What is IP?
- ‘Intellectual Property’ refers and applies to intangible creative works such as code and text.
What can be protected and how?
- Most likely protections for these projects are copyright and trademarks, sometimes registered design but unlikely
- Registered vs unregistered protection
Who owns IP?
- Some universities clearly state that as a student you own any IP you create (with some provisos) – e.g. Imperial College. They may also set out expectations of publicising or exhibiting work you create while you are studying at the university (see UAL’s policy – similar in principle to your agreement with Jisc).
- Some universities will state that they want to know about any work you are creating (see the RVC’s policy). This is usually in case it can be useful for their publicity, but check because…
- Some may try to claim a stake in your IP. Such claims are often loosely defined and difficult to enforce (e.g. Oxford’s IP policy), and are generally targeted at the traditional outputs of research students. A potential claim on student IP from a university would commonly be based on use of university resources, but enforcing such a claim might not be beneficial for a university’s reputation in the current climate.
- What happens when students are from different universities? – bear in mind this may become an issue when seeking further funding.
- If employed – ownership may depend on the nature of the work, e.g. writing a novel at a position where you were hired to code may get you sacked(!) but the IP is yours, whereas creating something similar to what you are hired to do can potentially be claimed by the company.
Possible IP issues around using university data such as timetables –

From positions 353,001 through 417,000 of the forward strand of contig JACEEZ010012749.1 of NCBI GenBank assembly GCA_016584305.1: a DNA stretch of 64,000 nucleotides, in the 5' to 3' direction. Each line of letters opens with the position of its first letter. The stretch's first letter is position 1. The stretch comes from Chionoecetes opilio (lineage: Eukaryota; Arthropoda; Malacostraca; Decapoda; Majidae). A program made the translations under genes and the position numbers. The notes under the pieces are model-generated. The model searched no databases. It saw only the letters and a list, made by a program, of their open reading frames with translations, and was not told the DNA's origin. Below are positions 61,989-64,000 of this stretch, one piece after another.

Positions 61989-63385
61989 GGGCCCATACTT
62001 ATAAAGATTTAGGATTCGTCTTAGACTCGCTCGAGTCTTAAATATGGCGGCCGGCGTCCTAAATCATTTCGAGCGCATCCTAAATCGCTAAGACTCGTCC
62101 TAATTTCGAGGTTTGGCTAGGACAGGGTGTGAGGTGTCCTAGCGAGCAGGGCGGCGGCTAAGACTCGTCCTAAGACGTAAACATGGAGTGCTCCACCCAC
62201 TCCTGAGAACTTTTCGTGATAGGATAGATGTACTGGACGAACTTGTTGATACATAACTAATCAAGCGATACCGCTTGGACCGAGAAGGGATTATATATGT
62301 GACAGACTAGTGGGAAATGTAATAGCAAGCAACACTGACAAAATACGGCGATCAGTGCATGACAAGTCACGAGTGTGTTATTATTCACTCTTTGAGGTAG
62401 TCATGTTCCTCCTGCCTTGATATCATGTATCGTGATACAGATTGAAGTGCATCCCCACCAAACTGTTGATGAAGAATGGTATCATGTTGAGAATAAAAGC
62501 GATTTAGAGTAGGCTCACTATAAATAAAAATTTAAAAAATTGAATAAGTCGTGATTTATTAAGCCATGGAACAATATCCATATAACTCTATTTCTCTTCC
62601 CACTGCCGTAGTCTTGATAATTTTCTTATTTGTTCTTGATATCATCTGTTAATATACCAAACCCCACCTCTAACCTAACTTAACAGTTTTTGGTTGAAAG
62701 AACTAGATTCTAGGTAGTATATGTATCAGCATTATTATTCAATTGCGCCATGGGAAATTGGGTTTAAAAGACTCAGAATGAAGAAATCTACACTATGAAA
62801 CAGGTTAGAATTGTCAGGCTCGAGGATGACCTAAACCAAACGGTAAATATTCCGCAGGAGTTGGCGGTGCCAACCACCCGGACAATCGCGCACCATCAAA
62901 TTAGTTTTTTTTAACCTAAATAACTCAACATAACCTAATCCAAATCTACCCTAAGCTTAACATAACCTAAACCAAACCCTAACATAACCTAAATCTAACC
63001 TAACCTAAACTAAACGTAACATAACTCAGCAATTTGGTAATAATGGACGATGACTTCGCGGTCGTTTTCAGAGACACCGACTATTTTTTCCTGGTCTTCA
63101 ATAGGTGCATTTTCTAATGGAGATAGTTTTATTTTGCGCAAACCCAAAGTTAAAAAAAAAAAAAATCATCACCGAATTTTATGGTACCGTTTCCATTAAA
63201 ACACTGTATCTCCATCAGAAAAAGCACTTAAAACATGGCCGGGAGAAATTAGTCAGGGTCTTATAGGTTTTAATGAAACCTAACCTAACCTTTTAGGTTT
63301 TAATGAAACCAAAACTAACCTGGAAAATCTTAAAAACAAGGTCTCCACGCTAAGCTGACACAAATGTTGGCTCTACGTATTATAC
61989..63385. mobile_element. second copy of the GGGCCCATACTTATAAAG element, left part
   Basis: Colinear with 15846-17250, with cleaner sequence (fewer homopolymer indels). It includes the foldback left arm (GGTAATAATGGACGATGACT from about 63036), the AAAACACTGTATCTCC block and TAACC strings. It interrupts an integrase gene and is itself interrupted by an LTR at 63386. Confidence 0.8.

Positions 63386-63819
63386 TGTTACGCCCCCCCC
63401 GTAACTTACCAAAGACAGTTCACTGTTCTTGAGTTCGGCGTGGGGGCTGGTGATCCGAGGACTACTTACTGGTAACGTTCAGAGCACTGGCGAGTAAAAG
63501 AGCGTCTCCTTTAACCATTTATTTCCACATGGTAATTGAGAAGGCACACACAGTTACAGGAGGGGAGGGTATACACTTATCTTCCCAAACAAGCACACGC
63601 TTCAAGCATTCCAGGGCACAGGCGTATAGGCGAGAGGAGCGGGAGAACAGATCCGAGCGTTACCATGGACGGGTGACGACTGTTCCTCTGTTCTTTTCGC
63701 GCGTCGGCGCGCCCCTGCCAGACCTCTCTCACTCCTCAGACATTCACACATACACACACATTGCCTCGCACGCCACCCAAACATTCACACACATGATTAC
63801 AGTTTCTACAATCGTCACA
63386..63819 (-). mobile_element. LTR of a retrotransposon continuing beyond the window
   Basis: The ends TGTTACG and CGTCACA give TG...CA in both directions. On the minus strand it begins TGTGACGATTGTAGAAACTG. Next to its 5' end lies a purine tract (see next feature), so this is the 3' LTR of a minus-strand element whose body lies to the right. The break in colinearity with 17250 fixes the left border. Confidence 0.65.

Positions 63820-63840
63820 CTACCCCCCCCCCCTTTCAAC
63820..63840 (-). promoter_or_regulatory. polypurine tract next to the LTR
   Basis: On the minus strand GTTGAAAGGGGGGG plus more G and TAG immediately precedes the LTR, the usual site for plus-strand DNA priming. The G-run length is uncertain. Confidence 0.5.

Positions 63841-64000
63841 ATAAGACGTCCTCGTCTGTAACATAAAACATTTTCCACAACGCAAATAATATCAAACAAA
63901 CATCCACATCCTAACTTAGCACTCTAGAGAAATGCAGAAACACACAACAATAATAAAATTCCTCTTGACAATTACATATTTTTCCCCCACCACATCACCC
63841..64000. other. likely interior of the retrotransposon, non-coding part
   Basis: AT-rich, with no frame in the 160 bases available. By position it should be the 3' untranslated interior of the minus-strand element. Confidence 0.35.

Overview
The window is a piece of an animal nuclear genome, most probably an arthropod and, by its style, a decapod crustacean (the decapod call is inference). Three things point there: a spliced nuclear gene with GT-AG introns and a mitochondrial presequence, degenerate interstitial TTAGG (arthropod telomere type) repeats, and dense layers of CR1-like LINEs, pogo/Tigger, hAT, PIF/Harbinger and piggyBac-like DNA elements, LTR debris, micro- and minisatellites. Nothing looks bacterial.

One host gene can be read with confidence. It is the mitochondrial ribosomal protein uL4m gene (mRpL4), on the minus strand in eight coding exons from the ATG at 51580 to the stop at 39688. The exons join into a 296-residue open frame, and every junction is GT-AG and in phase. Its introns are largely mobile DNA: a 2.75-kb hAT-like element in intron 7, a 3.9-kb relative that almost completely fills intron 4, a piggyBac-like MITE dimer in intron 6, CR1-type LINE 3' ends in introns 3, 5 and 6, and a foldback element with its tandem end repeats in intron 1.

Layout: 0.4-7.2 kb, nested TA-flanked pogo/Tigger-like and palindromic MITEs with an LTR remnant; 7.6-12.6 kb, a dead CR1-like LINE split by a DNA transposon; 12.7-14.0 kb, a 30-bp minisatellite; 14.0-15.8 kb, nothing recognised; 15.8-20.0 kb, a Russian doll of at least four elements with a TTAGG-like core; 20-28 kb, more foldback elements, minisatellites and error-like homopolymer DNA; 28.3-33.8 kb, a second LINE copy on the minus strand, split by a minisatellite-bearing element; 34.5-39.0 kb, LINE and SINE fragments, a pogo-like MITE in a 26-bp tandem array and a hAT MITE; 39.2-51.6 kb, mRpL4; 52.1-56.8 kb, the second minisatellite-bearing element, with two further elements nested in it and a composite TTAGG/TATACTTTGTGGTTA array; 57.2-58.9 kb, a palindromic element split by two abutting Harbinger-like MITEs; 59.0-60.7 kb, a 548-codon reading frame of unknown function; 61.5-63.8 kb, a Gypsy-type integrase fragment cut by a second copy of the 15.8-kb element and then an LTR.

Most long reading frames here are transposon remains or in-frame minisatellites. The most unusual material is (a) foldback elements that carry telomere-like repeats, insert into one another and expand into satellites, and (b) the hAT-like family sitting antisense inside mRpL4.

- Database rights
- Possible solution is to take a co-operative approach with the University.
Domains & Trademarks
- licensing agreement for software libraries
- open source software – Software licensing – such as GPL – states that any derivative work must be released under same licence (GPL) or not at all. So beware of what code you are using and aggregating. Check individual licenses of libraries and frameworks. Some may be under a non-commercial licence for example.
- media – if you are buying images, video, music etc.. check the terms under which you are purchasing; also when you use CC-licensed material (e.g. Flickrcc for CC-licensed images)
- Default position is that users own what they contribute.
- Risk of users uploading offensive or libelous content.
- Use Terms & Conditions to get consent from users to use their content (see Youtube’s T&C’s for example)
- Risk of users uploading content that is not their own – state in your T&Cs that those who are uploading have responsibility not to upload things they don’t own. Can also ask to check a box on uploading to confirm that the content is theirs.
- If you moderate contributions first they become your responsibility, therefore the best strategy is usually to have a responsive takedown process.
- New legislation will demand that – if you are providing a communication service that is available to the public – you have the technical infrastructure to provide an IP address and timestamp for contributions.
- Handling sensitive data & personal data e.g. emails, passwords etc.
- Check data protection law and where data is held
- Physical locations of servers & who can thus access it – e.g. Homeland Security Act for America